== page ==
evil_josh, on Nov 5 2011, 09:56 PM, said:
Provided the high resolution camera image is stored retrieved and displayed using a sufficiently dense sampling grid.
To a first approximation the sampling grid needs to have double the horizontal density, and double the vertical density of the target visible resolution, if the image is to retain a fairly smooth non-digital look, as the camera pans across the scene and small details in the scene alternately align with, straddle, and then align with, elements in the pixel grid. (I can even recall reading a recommendation to use a ratio of 3:1, for a particularly smooth image.)
So if the target video visible resolution is 1920 x 1080, storage and display could utilise 3840 x 2160 pixels, to achieve reasonable smoothness.
I've noticed that FTA broadcasters sometimes "cheat" when broadcasting HD sport using an SD stream of 720x576 pixels. Instead of blurring the image when resampling down to to 720x576 they allow through high enough spatial frequencies from the HD source for moiré patterns to become visible (e.g. in the patterning of the tennis court net) and for visible flickering to appear during pans and zooms (e.g. line markings on a tennis court). Such obvious artifacts would be unacceptable for a transfer to Blu-ray disc of a high resolution Hollywood movie. The aim with a 1920x1080 Blu-ray disc is to present a smooth image free of digital aliasing artifacts, even if that comes at the necessary expense of a softer image.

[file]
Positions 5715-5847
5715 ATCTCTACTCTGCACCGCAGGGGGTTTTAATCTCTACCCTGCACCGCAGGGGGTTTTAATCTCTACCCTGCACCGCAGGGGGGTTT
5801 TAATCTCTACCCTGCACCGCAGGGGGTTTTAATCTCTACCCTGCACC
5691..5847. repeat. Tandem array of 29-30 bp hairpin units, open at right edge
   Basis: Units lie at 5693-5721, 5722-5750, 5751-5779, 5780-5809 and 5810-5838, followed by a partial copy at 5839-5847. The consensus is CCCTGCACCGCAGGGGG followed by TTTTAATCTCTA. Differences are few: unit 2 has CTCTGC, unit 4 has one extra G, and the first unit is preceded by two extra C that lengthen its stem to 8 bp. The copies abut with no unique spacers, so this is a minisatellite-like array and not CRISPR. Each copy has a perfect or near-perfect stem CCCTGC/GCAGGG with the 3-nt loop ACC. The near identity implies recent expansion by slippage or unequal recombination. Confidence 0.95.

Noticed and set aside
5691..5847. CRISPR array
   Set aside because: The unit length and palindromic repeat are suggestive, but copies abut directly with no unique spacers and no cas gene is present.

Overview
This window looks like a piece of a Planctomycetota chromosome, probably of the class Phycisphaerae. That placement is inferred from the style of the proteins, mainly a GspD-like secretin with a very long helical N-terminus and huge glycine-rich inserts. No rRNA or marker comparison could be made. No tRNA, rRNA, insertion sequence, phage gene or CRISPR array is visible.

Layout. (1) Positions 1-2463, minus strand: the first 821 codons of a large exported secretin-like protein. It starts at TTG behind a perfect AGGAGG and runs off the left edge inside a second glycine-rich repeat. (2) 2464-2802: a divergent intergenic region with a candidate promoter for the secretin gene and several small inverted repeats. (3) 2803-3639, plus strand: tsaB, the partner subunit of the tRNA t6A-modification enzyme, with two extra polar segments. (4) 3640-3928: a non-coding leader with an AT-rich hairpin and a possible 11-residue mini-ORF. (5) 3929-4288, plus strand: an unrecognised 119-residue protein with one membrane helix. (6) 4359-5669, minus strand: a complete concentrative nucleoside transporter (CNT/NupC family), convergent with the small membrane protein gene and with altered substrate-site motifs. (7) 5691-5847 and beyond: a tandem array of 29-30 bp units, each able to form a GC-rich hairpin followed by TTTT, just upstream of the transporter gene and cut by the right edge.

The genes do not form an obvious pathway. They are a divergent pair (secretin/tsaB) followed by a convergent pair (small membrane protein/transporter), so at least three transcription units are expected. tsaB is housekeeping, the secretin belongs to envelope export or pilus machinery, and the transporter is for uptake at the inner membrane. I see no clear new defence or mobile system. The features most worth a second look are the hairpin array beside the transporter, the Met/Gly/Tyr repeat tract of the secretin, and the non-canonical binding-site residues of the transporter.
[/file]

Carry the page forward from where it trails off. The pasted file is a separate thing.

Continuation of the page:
You may possibly already be familiar with these matters, evil_josh, but I think many readers would not be. (To some extent all I am doing is reiterating points Owen has already made.)
A key point is that to display a vertically scrolling test pattern of 540 thin horizontal white lines* on a display panel smoothly, a display consisting of 1080 rows of pixels is inadequate. 2160 rows of display pixels may be sufficient. 2160 rows of display pixels would allow the very high resolution camera to move up or down slightly without creating too obvious a shimmering effect on the display.
* That is 540 white lines with black gaps separating them, for a total of 1080 "lines". This may be described as 540 "line pairs", or 1080 "television lines".
Edited by MLXXX, 10 November 2011 - 12:02 AM.